The Rise and Fall of Shia LaBeouf’s ‘He Will Not Divide Us’ Livestream

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By William Hicks | 10:16 pm, February 11, 2017

“The museum has abandoned us.”

This is all that remains of the Shia LaBeouf’s livestream, which in a matter of weeks created a center of positivity, chaos, community, conflict and the launching point of Internet fame in an otherwise quiet Queens neighborhood.

The Museum of the Moving Image decided to shut down the art exhibit this week, saying it had become “a flashpoint of violence.” Neighbors in the area were complaining of loud noises late at night, and some even found visitors to the livestream smoking pot on their porches in the early hours of the morning.

The stream’s founder,  Transformers star LaBeouf, had intended for the exhibit to last the full term of Donald Trump’s presidency. But as it became a gathering point of neo-Nazis at late hours, it was all but inevitable the project would not last more than a matter of days.

He Will Not Divide Us began with a clear message of protest beginning on Inauguration Day. Hundreds gathered for the spectacle and to see celebrities like Labeouf and Jaden Smith. For the first few days the scene was filled with protesters against Trump, and the camera feed was devoted to people chanting the mantra “He Will Not Divide Us.”

Everyone was coming to be positive,” said Paperboy Prince of the Suburbs, a Brooklyn artist who became a mainstay at the stream. “Everyone was showing love, having fun, dancing. It was literally like the first day of summer camp.”

It did not take long, however, before the trolls started trickling in. The message board 4chan caught wind of the livestream and soon their best and brightest provocateurs began appearing on camera.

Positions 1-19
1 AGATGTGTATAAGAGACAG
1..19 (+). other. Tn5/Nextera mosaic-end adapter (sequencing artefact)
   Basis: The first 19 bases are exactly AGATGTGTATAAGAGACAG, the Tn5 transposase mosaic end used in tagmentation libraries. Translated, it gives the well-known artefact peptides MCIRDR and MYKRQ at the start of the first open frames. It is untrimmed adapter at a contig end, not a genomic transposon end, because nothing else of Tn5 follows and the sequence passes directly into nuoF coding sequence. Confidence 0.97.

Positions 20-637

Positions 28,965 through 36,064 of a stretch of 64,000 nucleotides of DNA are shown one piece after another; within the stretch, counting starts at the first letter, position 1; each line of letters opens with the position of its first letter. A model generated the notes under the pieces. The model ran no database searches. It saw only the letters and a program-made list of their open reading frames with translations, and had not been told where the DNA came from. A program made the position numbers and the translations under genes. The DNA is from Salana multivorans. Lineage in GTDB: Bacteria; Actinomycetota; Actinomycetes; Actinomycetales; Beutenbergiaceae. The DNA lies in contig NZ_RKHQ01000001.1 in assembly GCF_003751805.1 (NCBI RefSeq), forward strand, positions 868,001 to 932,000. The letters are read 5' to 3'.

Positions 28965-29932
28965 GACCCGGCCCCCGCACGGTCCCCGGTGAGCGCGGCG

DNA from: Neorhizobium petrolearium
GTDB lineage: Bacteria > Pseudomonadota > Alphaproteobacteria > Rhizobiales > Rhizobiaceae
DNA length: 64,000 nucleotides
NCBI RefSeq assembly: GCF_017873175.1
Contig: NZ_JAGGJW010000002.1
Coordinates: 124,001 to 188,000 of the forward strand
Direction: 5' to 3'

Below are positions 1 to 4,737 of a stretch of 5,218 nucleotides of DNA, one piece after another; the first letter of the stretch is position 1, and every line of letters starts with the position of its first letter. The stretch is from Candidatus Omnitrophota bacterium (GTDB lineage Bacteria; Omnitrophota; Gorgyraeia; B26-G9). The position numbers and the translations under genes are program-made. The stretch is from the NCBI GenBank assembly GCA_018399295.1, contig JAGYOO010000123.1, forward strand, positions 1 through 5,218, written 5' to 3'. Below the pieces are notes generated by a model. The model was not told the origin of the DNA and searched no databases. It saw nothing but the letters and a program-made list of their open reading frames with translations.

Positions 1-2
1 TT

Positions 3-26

At first they came specifically to mess with LaBeouf personally. Some would come up to him and hold Pepe signs or yell neo-Nazi slogans to provoke a reaction.

LaBeouf eventually snapped on multiple occasions, and was inevitably arrested after hitting a guy who yelled “Hitler did nothing wrong.”

Following his arrest, LaBeouf only came to the stream a few times, then stopped all together.

“After the arrest is when it started to change,” Paperboy Prince said. “That’s when they started to come out. When I say “they” I mean people who didn’t want to see others spread the love.”

The area around the livestream (ironically) became divided into two camps. There were the Trump supporters — a mix of 4chan trolls, Proud Boys and college Republicans, many wearing Make America Great Again hats.

Then there was the anti-Trump faction, often outnumbered at night, huddled around the livestream chanting “He Will Not Divide Us.” Paperboy Prince, a black guy with neon died hair and flamboyant clothing was an obvious standout and became the face of the “Resistance” camp.